A fish raven turns on its perch (a dead tree in the river mouth),
Its wings catching a last glint of the reflected sunlight.


The self persists like a dying star,
In sleep, afraid. Death’s face rises afresh,
Among the shy beasts — the deer at the salt lick,
The doe, with its sloped shoulders, loping across the highway,
The young snake, poised in green leaves, waiting for its fly,
The hummingbird, whirring from quince blossom to morning-glory —
With these I would be.

And with water: the waves coming forward without cessation,
The waves, altered by sandbars, beds of kelp, miscellaneous driftwood,
Topped by cross-winds, tugged at by sinuous undercurrents,
The tide rustling in, sliding between the ridges of stone,
The tongues of water creeping in quietly.


In this hour,
In this first heaven of knowing,
The flesh takes on the pure poise of the spirit,
Acquires, for a time, the sandpiper’s insouciance,
The hummingbird’s surety, the kingfisher’s cunning.

I shift on my rock, and I think:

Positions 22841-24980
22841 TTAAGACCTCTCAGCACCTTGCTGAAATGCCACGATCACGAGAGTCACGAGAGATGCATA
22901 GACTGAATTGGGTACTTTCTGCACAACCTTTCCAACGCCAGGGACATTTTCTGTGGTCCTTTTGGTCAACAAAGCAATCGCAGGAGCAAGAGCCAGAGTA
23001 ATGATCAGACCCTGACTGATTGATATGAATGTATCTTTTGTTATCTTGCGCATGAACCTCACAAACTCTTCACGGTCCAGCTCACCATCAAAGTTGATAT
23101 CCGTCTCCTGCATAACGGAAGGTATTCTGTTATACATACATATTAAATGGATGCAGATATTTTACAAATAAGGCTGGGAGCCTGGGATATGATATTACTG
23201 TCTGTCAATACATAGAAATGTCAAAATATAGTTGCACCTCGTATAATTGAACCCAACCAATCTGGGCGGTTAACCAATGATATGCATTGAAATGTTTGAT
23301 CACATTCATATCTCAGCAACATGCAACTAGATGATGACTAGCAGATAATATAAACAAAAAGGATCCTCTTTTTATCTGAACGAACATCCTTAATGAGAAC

Of the first trembling of a Michigan brook in April.
Over a lip of stone, the tiny rivulet;
And the wrist-thick cascade tumbling from a cleft rock,
Its spray holding a double rainbow in the early morning,
Small enough to be taken in, embraced, by two arms;
Or the Tittabawasee, in the time between winter and spring,
When the ice melts along the edges in early afternoon
And the mid-channel begins cracking and heaving from the pressure beneath,
The ice piling high against the ironbound spiles,
Gleaming, freezing hard again, creaking at midnight,
And I long for the blast of dynamite,
The sudden sucking roar as the culvert loosens its debris of branches and sticks —
Welter of tin cans, pails, old birds’ nests, a child’s shoe riding a log—
As the piled ice breaks away from the battered spiles
And the whole river begins to move forward, its bridges shaking.


Now, in this waning of light,
I rock with the motion of morning;
In the cradle of all that is,
I’m lulled into half sleep
By the lapping of waves,
The cries of the sandpiper.

Water’s my will and my way,
And the spirit runs, intermittently,
In and out of the small waves,
Runs with the intrepid shore birds —
How graceful the small before danger!

In the first of the moon,
All’s a scattering,
A shining.

first published in The New Yorker, Nov. 19, 1960